At the same time…
An output from the HEA Change Academy programme was a short course called Teaching and Learning in a Digital Age (TELEDA). Validated at 30 PG credits, I was ready to pilot it with a cohort of PGCertHE students looking for the next step. The wider plan was to develop a blended MA in Learning and Teaching in Higher Education which would begin with the PGCert and have a choice of modules at Diploma level, including TELEDA.
Teaching and Learning in a Digital Age (TELEDA)
To take TELEDA, staff were enrolled on the VLE as students and through a series of reflective blog posts they reflected on how the experiential learning experience could be applied to their own modules and programmes. The course was fully online with no lectures. Students were given sets of activities which involved working in pairs or small groups looking at learning design, open education, communication and assessment.
The underpinning philosophy of TELEDA was based on the principles of experiential learning. The plan was to shift from traditional transmission style lectures to a Community of Inquiry model of constructivist learning developed by Garrison and Anderson (2003).
What happened next?
My supervisor asked why I was going through the process of setting up focus groups and interviews when I could use the participants on my TELEDA course instead.
It would make a lovely action research project, you don’t want to be doing all that positivist survey stuff
I’d already planned to apply the principles of participatory action research (PAR) to the course, seeing it as open ended and continually under development, but hadn’t thought of combining TELEDA and the PhD.
I didn’t know an action research doctorate was not common but it seemed like a good idea at the time. I’d already abandoned ambitions to investigate digital exclusion in the community because of the full-time work/part-time PhD equation and my supervisors in the School of Social Science simply didn’t get why digital inclusion matters. I’d switched to education thinking the more I could integrate the research with the day job the better.
It seemed to fit.
I knew I wanted to use a qualitative methodology which was grounded in an `interpretivist’ philosophical position, following the approaches outlined by Lincoln and Denzin. I’d been drawn to Geertz’s ‘thick description’ as a way of explaining not just facts and opinions but their associated commentary and interpretations. I believed understanding the adoption of technology enhanced learning involved setting it within the wider context of the social and cultural impact of the internet . This included issues of inclusion/exclusion and the acquisition of digital capital. My MA in Gender Studies had introduced me to postmodernism and Foucauldian structures of power and control alongside Bourdieu’s concept of habitus while the theories of Marshall McLuhan seemed particularly adept with regard to social media in 21st century. However, aside from the theory there were other potential areas for research. These included the course construction via PAR, the course content (open education, online communication, collaboration and assessment), the processes of experiential learning, critical questioning and reflective practice, the pedagogical shift from face-to-face to online and the associated development of digital skills and confidence, all alongside the experiences of the participants themselves. Anyone of these could have been a PhD and I had them all together. The problem with using TELEDA was the potential size of the project and how to reduce the PhD component into something smaller and more manageable.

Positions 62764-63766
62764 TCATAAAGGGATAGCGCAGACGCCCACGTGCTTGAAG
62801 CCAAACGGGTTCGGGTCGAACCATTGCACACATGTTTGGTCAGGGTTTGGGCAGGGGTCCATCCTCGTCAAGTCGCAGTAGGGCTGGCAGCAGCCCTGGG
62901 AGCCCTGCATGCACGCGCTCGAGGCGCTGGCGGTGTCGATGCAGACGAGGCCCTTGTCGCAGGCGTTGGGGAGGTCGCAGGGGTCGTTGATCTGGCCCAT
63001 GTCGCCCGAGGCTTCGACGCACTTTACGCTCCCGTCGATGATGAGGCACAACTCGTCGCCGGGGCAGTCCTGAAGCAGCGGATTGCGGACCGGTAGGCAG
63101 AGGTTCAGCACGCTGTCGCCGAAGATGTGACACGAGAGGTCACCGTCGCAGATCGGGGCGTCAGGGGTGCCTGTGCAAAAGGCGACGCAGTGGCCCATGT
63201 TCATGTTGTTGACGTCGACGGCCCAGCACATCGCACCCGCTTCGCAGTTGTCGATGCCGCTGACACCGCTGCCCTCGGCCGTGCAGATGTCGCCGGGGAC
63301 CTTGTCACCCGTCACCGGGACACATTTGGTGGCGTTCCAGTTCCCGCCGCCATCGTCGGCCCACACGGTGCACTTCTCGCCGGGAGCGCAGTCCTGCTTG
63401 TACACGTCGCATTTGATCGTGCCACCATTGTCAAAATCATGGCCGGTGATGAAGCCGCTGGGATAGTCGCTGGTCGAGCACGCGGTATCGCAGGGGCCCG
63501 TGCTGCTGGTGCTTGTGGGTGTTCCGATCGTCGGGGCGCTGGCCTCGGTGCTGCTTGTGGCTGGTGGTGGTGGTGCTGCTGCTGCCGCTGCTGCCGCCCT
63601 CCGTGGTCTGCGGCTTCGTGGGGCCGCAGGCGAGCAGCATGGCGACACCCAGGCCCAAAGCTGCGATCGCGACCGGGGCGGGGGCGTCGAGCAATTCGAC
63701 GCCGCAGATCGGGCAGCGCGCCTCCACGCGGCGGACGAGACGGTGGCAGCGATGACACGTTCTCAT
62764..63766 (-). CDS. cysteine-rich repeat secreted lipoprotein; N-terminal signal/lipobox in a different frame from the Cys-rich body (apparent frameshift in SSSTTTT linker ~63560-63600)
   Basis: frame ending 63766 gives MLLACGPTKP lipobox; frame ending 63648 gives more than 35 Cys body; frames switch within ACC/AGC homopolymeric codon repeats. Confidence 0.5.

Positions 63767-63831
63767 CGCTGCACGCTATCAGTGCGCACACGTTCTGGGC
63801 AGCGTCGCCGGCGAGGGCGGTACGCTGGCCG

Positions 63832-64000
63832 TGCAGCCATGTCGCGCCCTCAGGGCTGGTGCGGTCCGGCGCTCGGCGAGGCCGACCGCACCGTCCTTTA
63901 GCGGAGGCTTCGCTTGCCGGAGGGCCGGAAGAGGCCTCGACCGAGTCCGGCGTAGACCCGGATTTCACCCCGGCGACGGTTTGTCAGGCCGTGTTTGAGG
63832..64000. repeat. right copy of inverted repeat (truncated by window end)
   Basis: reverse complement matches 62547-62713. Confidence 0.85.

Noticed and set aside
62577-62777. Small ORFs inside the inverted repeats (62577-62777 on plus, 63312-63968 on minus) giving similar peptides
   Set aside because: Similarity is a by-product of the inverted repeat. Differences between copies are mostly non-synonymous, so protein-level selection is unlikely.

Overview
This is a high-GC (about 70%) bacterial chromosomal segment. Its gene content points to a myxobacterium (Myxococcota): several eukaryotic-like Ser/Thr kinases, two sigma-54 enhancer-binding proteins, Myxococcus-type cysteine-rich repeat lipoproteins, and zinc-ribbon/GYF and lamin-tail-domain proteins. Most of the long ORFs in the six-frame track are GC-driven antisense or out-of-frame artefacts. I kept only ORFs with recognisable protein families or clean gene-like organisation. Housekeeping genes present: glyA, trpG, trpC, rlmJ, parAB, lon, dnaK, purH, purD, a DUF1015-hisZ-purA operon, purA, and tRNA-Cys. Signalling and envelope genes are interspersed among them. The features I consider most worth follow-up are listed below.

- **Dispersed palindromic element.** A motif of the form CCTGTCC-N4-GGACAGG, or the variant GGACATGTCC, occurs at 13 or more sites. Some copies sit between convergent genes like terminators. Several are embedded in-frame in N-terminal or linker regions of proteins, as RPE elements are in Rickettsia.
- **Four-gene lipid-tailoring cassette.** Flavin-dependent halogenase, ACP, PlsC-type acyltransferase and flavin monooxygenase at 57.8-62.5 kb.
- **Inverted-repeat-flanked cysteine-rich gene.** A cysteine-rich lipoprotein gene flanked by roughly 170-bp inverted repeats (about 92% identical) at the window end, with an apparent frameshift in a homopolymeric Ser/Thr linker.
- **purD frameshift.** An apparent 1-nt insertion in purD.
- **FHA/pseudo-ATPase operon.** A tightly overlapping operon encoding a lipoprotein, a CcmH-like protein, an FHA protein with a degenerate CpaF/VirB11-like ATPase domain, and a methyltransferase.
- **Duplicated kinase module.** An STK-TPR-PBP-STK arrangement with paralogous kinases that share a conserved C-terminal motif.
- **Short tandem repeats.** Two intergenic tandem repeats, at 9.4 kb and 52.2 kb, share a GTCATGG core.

In the meantime, the pilot went ahead and was a success. It ran a second time and, following requests from staff and advice from my external examiner, I wrote and validated another 30 PG credit TELEDA looking at social media in learning and teaching and the creation of a multimedia resource.
Controlling my PhD
With hindsight it’s not surprising how the PhD quickly went out of control. Thinking I might not get another chance to collect data on how staff understand technology enhanced learning, I collected everything I could from the activities and interactions as well as the PAR evaluations. In total there were three iterations of TELEDA and at the end of each course I invited participants to take part in a semi-structured recorded interview.
Over the next three years I had a number of different supervisors, none with a technology enhanced learning background and each one interpreting my research with their own lens. I became confused as to what the key research questions were. The PhD could have been many different subjects but I identified three
- adopting a PAR approach to course development,
- an evidence based digital capabilities framework for staff who teach and support learning
- examining the effectiveness of a Community of Inquiry model of online learning.
Finally – as if all this were not enough – my role at the University of Lincoln changed and the elements of digital education removed. While the decision to do this was difficult to understand and accept, I saw it as indicative of the on-campus digital divides between those with the power to make decisions and those tasked with carrying them out. While some will argue the digital no longer needs to be made explicit because it’s so implicit in teaching and learning in 21st century, many of us who work with TEL know the reality is very different. Gaps between digital theory and practice continue to widen and deepen as innovators and early adopters explore the integration of digital tools in their practice and the late adopters and laggards maintain traditional ways of working. The problem is lack of communication with like attracting like in particular between the technofans and technophobes. TELEDA represented a rare opportunity for crossing boundaries and having meaningful conversations about teaching and learning in a digital age with people from a variety of backgrounds and disciplines who might not otherwise have come together.